These extensions have basically killed the value of free agency. If you want a good player, you’re going to have to pay big money for a lot of his least productive years, just to get the few productive years he has remaining. Sometimes, the best players don’t even reach free agency, as we’ve seen with the pre-free agency extensions given to Joey Votto and Clayton Kershaw. Even most of the mid-level free agents require that you sign a few of their least valuable years. There is still some value to be found in free agency, but the market has largely been depleted by all of the extensions we’ve been seeing in recent years.

All extension data courtesy MLBTR’s extension tracker.

Links and Notes

**The 2014 Prospect Guide is in stock on the products page of the site. The book features profiles, scouting reports, and grades on every player in the minor league system, including our top 50 prospects. The Prospect Guide has been mentioned as a resource several times on the Pirates’ broadcast, and has been purchased as a source of reference by opposing MLB front office members, opposing scouts, and media members. If it’s a good resource for them, it’s a good resource for you. You can order your Prospect Guide on the products page of the site.

**Here are our previews for the 2014 minor league season:

**Prospect Watch: Josh Bell Picks Up Two Hits and an RBI in Bradenton Debut

**Minor League Schedule: Nick Kingham Tries Again For Season Debut

**The 2014 Pittsburgh Pirates Organizational Probable Pitching Chart

  • mysonisnamedafterRoberto
    April 4, 2014 12:20 pm

    Dear Easter Bunny,

    ……Wait can I write a letter to the Easter Bunny?

    ……. and I think it is too early for my letter to Santa.

    Well since baseball better aligns with Easter, a letter the Easter Bunny has a better chance of getting want I want for the Pittsburgh Pirates and their Prospects.

    International Signing:

    *Rene Gayo and team sign 6 18 years old that play 6 different positions for under $50,000 each. They all turn into top 50 prospects, in baseball, within three years. After each produce over a 4 WARin their first full season, the Pirates sign them to multiple year deals after that cover their first two years of free agency.

    The Draft:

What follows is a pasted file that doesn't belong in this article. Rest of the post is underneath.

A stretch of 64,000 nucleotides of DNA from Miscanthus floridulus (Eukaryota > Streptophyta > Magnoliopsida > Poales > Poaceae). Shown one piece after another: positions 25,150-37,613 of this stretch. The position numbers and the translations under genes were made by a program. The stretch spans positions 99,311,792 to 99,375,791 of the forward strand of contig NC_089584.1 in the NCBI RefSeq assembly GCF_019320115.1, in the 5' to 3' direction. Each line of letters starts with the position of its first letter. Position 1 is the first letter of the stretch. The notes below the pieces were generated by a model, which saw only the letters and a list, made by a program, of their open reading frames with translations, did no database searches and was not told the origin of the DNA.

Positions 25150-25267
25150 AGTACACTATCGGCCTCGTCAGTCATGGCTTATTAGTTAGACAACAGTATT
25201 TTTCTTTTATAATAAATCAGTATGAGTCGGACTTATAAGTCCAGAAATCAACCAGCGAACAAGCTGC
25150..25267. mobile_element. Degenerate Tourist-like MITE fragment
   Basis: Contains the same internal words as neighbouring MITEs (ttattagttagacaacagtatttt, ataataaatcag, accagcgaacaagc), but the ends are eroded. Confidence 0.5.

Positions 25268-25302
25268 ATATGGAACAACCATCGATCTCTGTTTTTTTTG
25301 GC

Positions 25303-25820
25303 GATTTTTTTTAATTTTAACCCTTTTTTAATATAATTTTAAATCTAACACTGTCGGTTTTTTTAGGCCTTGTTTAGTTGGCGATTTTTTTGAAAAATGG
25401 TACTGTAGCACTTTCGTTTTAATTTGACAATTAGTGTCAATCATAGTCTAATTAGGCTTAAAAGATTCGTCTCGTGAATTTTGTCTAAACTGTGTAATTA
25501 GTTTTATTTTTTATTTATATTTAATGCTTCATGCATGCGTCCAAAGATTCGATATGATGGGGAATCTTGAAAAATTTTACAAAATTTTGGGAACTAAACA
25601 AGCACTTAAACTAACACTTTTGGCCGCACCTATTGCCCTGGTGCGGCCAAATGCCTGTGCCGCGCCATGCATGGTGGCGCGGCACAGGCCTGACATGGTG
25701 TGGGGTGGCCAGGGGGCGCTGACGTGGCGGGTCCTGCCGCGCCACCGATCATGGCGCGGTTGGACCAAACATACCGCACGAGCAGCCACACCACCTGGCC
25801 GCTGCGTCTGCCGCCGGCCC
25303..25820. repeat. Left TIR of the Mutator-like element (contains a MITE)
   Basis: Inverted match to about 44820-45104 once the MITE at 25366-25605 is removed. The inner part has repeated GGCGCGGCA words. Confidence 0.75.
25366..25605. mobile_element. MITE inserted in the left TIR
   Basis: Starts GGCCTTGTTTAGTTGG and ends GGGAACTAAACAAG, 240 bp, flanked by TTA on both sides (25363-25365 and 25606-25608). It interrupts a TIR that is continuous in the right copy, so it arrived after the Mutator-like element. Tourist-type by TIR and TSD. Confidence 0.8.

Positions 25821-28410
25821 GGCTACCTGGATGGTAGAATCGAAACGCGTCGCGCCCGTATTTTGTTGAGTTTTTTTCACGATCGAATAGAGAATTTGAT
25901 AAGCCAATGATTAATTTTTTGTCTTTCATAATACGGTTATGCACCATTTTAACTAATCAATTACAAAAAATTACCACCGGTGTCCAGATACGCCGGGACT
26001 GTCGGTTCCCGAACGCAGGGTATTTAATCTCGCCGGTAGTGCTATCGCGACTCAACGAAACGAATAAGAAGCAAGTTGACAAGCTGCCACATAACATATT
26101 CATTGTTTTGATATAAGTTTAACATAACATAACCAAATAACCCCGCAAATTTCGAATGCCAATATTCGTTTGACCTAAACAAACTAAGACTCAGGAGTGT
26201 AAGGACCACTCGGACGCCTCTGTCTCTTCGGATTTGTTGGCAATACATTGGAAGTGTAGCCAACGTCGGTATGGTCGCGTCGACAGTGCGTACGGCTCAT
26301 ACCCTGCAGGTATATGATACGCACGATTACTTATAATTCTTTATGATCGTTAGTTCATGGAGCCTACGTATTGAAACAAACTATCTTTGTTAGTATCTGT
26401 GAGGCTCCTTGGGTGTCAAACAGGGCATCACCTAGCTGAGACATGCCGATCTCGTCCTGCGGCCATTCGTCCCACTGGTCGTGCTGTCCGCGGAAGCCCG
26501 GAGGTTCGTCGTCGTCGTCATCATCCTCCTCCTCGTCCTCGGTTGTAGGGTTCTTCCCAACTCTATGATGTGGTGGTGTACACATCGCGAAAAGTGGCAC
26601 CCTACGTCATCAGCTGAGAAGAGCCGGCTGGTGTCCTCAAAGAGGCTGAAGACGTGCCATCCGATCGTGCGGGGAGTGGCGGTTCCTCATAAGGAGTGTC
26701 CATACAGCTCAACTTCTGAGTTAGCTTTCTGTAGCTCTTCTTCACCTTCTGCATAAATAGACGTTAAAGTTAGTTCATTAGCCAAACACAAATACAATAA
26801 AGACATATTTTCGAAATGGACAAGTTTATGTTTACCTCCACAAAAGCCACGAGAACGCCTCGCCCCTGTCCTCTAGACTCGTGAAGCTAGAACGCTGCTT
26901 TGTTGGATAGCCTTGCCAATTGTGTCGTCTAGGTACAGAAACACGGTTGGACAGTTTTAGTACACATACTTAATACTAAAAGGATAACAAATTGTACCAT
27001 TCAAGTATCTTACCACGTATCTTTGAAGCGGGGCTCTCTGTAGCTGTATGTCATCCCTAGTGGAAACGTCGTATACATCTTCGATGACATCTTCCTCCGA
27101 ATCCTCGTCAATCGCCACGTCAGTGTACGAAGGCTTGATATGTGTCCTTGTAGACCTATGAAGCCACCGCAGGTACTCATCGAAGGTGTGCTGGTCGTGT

*One of the following prep players falls to the 24th pick:

    Carlos Rodon, Tyles Kolek, Brady Aiken, Luke Weaver, Grant Holmes, Nick Gordon, Sean Newcomb, Jacob Gatewood, Trea Turner, Jeff Hoffman, or Michael Conforto.

    Short season:

    *21. The amount of international players that make the jump to the U.S. and Tim has to
    praise them in his writing and try to find a picture of them.

    Low A:

    *The infield has the fewest errors in all the minors.

    *The Powers have 9 batters with an OPS of .800 or

    High A :

    *Bullpen success in Low A translates into High A ball starting pitching success.

    *Jose Osuna gets back on track.


    *Hanson and Kingham aren’t there in 3 months and somewhere in the Midwest near a famous racetrack.

    *Rojas and Garica both have breakout years and are added to the discussion of the Pirates’ Outfield talent.

    *Allie strikeouts less than 20% of the time and continues to hit BOMBS!!!!!


    *Cumpton, Irwin, Locke and Sadler all pitch out of their minds in Indy. All of them come up for a few starts and look amazing against the Cardinals, Dodgers, Braves,Yankees, Red Sox and Tigers. Then the Pirates can parlay some of them into a trade for one of the top 25 3B prospects: Miguel Sano, Kris Bryant, Maikel Franco, or Nick Castellanos.

    The majors:

    *All of the “no comments” around Taillon are nothing and he back throwing by May and in Pittsburgh by late July.

    *Polanco has a 3.5 WAR in Pittsburgh this year.

    And a little extra in the Easter Basket:

    *The H2O team (Huntington and Hurdle) are signed to extensions.

    *And lastly someone convinces Major League Baseball to change the current draft and international signing system.

    I think I need a really big basket!

    • Wow, getting a little greedy there, myson. The Bunny better remember my giant Reese’s egg after he gets you all that swag you asked for 🙂